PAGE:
CCT bought guns for Reds – Duterte


The New People’s Army (NPA) got funding from the conditional cash transfer (CCT) program of the government under the watch of former Social Welfare and Development secretary Judy Taguiwalo, President Rodrigo Duterte bared on Tuesday.

The President made the revelation during oath-taking rites for new appointees in Malacañang.

“The NPA got money from the Pantawid [Pamilya Pilipino Program] (conditional cash transfer). They used it to buy bullets, guns. If they used it to buy something to eat, I would not mind. But if you used it for guns, that’s your problem,” Duterte said.

Taguiwalo denied this on Tuesday and said CCTs, also known as 4Ps, were coursed through a state-run bank and its conduits and directly paid to the beneficiaries.

“For the record and for the President’s own awareness, not a single peso of the 4Ps program passed through my hands. The program funds are directly coursed through the Landbank and its conduits who then make direct payout to the Pantawid beneficiaries. These transactions are recorded and COA (Commission on Audit) regularly audits this program,” Taguiwalo said in a statement.

Under the CCT program, cash is distributed to the poorest households in exchange for sending kids to school 85 percent of the time, subjecting children to de-worming sessions, attending family development seminars, and health checkups for pregnant women.

“If you use the [government]money to buy guns and the military kills you for it, then that’s your problem. I have to defend my oath of office,” Duterte said.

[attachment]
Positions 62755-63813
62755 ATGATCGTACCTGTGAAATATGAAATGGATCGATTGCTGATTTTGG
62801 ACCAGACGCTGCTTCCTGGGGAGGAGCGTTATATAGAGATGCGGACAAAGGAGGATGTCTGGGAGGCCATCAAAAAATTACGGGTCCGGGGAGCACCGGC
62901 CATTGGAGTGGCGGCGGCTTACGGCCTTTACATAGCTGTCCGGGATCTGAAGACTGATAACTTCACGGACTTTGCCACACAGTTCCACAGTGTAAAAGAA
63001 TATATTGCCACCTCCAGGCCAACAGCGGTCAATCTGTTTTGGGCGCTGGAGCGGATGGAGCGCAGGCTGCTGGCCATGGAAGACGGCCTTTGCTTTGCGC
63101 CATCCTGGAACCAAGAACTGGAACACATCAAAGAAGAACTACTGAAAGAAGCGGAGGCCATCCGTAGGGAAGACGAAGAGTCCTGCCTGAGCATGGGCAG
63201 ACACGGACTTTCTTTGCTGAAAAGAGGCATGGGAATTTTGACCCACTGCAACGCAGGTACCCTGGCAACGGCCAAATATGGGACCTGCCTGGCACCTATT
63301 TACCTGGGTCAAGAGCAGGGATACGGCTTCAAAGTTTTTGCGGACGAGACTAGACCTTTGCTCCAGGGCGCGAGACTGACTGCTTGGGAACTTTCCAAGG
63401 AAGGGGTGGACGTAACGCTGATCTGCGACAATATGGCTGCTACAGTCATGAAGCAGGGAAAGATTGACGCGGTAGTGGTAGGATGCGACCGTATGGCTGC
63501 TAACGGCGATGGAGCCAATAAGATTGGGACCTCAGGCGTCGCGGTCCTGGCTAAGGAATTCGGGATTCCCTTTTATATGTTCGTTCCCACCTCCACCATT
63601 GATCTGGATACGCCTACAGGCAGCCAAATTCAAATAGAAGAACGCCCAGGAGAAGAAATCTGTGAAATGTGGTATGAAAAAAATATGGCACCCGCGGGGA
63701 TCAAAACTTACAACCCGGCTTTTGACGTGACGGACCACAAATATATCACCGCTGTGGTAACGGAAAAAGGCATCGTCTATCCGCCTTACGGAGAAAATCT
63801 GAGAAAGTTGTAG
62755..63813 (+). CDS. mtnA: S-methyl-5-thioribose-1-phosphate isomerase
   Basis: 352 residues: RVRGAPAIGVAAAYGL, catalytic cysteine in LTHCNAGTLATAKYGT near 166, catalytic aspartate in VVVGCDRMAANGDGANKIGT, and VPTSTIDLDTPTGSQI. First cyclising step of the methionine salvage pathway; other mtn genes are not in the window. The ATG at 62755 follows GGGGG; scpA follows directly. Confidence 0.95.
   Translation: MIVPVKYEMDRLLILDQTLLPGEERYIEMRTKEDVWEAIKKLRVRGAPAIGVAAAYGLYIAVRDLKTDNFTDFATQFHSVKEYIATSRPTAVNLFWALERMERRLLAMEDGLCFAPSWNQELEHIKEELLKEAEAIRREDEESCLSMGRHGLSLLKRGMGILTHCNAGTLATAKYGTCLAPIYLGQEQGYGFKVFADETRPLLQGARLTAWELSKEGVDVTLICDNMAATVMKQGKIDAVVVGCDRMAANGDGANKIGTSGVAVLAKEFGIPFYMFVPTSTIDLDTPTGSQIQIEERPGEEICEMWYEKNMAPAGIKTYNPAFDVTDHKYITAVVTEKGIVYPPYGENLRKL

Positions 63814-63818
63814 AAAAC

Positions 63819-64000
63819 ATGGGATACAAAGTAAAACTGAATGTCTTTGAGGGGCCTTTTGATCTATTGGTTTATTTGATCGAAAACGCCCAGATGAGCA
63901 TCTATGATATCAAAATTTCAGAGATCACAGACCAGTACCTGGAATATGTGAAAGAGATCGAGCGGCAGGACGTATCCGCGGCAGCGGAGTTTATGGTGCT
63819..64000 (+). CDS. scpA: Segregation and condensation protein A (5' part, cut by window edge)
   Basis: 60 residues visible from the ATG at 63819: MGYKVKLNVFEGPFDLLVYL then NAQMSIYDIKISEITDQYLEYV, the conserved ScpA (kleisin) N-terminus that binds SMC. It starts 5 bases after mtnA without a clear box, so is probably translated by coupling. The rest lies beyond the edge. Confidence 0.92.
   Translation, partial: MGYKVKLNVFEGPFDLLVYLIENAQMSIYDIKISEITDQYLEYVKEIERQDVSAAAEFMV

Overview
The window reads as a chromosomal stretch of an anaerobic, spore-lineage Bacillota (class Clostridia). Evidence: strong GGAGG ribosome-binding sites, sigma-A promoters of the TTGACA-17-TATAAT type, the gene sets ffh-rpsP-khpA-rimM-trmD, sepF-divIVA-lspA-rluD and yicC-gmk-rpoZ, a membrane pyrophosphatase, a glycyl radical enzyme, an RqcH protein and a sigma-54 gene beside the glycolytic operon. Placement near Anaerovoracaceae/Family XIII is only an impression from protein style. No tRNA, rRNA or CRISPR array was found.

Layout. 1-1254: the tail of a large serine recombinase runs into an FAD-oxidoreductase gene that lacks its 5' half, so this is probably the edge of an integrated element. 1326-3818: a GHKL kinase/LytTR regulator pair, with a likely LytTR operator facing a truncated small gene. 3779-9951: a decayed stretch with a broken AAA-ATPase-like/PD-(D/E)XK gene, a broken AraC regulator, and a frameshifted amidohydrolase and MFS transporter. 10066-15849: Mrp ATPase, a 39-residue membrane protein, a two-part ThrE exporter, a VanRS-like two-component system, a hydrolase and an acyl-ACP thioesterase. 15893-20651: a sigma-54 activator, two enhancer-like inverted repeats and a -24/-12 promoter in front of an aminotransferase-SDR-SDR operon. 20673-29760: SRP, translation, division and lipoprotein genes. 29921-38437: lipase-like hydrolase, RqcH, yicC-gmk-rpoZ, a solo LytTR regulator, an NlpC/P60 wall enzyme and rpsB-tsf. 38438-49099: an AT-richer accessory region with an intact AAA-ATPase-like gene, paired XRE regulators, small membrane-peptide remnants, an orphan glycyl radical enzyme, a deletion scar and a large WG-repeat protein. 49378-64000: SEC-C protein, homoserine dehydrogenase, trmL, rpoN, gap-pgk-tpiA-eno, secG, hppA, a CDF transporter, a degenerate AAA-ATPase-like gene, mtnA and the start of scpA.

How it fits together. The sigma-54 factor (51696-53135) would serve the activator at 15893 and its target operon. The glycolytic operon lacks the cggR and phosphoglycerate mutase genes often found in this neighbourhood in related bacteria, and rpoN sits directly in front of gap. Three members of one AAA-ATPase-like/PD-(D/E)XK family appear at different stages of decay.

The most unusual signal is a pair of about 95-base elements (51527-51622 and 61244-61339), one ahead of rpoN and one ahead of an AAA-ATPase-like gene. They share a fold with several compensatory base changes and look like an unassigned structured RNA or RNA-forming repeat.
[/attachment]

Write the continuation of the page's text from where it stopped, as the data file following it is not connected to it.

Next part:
Earlier in the day, Palace Spokesperson Ernesto Abella said that the Palace had yet to verify an intelligence report alleging that the CCT fund of the Department of Social Welfare and Development was given to the NPA.

The intelligence report supposedly reached President Duterte before the Commission on Appointments (CA) rejected Taguiwalo’s nomination.

At least 13 lawmakers or majority of the 25-strong commission voted to reject Taguiwalo’s nomination, the third under Duterte.

Prior to her DSWD stint, Taguiwalo served as a professor of women and development studies at the University of the Philippines in Diliman from 1992 to 2015 and was national vice chairman of the Alliance of Concerned Teachers (ACT), head of the women’s committee of ACT Philippines and faculty regent of the UP Board of Regents from 2009 to 2010.

A political prisoner during Martial Law, Taguiwalo spent over three years in various prisons for resisting the Marcos regime.

Taguiwalo requested a meeting with Duterte ahead of her last confirmation hearing before the CA panel that eventually rejected her.

Taguiwalo’s last-minute request for time with the President, however, was declined by the Chief Executive.
Abella could not say why the President did not give Taguiwalo an audience.

“We don’t have the exact reason why,” Abella said.



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